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Is Football’s Engine Starting To Rev Once More?

Although the footballing world has been gripped by the coronavirus pandemic, there are some outposts that have managed to defy a hiatus in proceedings and because of this, interest in competitions such as the Taiwan Football League has increased dramatically.

However, any focus on fixtures being played in places such as Taiwan, Belarus or Nicaragua for that matter, can only be deemed as nothing more than a short-term fix and soon the global focus will shift back to the Premier League and the La Liga.

While it is their German cousins who look to be leading the way as far as resumption planning goes and with a request to restart the Bundesliga season at the start of May, it does seem that football is starting to wake from its lengthy slumber.

German has arguably dealt with this pandemic better than many of their European counterparts (although whether you want to include Belarus in that argument is up to you) and because of that, they are best placed to finish their remaining league schedule.

Of course, football is going to have a vastly different look to it and with any Bundesliga fixtures being played closed doors for the rest of the season, business may re-open, but it certainly will not be business as usual.

Without supporter attendance and the vast matchday revenue that is accrued, this has the potential to cause something of a financial black hole and Bundesliga clubs such as Bayern Munich, will be keen to open their stadium doors as soon as possible.

However, the decision to open the Allianz Arena, is not one that the Bayern board will be able to make anytime soon and with safety being the fundamental issue, supporters may have to prepare for a 2020 shutout.

When it comes to Bayern and their nearest rivals RB Leipzig and Borussia Dortmund, there will certainly have enough Euro in the bank account at present and will therefore be able to absorb the loss of matchday revenue.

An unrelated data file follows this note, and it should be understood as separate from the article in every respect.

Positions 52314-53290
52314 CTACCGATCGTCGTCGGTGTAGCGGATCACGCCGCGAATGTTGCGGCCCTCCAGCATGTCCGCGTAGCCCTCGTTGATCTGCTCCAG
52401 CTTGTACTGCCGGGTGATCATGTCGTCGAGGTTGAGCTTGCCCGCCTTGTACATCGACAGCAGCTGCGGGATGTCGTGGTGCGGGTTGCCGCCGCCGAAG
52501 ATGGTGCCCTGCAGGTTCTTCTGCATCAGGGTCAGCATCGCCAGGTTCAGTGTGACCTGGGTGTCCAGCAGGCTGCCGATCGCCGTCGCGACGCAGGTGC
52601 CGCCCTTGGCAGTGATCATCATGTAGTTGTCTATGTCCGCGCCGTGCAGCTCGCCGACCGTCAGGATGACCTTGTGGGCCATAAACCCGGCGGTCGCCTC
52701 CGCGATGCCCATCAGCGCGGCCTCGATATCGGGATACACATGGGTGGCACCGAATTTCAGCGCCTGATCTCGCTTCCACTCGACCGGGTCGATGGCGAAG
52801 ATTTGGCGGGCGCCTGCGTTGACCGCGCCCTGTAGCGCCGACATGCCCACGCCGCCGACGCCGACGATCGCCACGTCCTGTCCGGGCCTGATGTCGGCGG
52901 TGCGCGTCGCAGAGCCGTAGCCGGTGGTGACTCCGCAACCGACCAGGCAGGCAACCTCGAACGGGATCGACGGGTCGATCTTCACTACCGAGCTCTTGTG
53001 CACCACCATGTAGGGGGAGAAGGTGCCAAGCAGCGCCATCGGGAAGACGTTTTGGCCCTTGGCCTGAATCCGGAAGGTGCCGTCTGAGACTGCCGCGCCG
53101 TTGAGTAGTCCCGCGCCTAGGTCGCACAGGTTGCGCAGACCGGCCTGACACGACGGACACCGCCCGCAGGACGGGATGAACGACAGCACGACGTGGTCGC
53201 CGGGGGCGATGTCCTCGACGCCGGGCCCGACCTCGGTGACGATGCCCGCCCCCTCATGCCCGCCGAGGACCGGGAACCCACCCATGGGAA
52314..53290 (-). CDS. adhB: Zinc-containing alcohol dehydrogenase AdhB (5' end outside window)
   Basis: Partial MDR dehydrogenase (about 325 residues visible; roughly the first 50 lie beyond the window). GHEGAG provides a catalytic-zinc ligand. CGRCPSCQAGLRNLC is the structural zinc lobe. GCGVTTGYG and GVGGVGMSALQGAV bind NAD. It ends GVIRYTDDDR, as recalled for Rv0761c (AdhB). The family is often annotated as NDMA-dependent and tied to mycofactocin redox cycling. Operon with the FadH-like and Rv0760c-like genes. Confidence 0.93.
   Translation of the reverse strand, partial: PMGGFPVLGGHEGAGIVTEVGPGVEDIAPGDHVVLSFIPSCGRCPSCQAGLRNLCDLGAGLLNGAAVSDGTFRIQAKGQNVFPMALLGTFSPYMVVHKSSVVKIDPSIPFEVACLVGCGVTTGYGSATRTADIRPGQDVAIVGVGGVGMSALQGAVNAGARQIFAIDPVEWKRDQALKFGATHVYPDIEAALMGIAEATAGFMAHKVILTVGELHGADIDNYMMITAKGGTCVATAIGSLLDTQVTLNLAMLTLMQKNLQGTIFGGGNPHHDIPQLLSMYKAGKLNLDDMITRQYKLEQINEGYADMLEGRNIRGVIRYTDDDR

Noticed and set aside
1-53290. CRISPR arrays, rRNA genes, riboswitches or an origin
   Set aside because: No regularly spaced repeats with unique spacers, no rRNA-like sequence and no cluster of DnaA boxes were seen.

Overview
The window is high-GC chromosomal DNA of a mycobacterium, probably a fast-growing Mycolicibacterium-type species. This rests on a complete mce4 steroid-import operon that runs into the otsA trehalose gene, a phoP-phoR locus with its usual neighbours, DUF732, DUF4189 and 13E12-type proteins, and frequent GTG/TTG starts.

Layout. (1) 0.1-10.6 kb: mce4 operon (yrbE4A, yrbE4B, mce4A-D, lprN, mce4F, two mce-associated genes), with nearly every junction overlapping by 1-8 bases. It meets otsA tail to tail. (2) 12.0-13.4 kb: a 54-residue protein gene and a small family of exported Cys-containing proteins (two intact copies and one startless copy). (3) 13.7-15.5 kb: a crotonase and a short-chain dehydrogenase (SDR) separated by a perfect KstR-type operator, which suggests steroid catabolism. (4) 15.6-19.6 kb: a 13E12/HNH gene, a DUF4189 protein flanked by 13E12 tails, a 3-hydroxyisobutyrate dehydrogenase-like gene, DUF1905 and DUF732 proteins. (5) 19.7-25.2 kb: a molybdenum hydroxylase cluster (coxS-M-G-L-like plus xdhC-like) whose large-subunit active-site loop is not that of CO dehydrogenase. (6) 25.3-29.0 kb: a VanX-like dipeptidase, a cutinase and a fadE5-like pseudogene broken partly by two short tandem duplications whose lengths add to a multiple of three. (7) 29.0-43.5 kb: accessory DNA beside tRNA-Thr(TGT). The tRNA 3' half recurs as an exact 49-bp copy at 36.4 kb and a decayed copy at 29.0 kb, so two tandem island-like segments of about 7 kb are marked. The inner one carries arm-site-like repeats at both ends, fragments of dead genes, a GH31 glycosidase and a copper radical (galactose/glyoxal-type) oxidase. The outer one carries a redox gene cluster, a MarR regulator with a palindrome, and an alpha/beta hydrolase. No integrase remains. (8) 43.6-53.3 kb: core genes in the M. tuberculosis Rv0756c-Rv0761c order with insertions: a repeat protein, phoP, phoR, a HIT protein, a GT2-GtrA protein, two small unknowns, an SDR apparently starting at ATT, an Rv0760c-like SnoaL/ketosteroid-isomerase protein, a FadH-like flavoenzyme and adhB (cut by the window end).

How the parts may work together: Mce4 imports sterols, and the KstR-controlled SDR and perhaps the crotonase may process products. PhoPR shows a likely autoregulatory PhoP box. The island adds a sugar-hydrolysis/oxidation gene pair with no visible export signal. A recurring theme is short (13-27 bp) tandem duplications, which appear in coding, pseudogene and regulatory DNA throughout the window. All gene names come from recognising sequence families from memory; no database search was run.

With that said, they are not immune to financial loss either and with the transfer window ready to be opened within the next few months, any spending power they once possessed, will now be substantially diminished.

While although the German giants will be able to muddle through, the same might not be said for teams lower down the table and when you consider the likes of Paderborn, Mainz 05 or Union Berlin, they will need their supporters back sooner rather than later.

Whether they can last this calendar year and beyond, is a question that no-one wants to try and answer and in their pursuit of top flight status, the wage bill has needed to be higher, in order to compete with the more established names in the division.

One unnamed chairman was recently quoted as saying “we are set to lose a substantial six-figure sum for every empty stadium fixture” and this unsurprisingly, is a business model that cannot be sustained long-term.

However, there is at least an overwhelming sense of trying to get life back to normal, or at least a new normal and if the German Government do give the greenlight to a Bundesliga restart, it will provide something of a feelgood factor.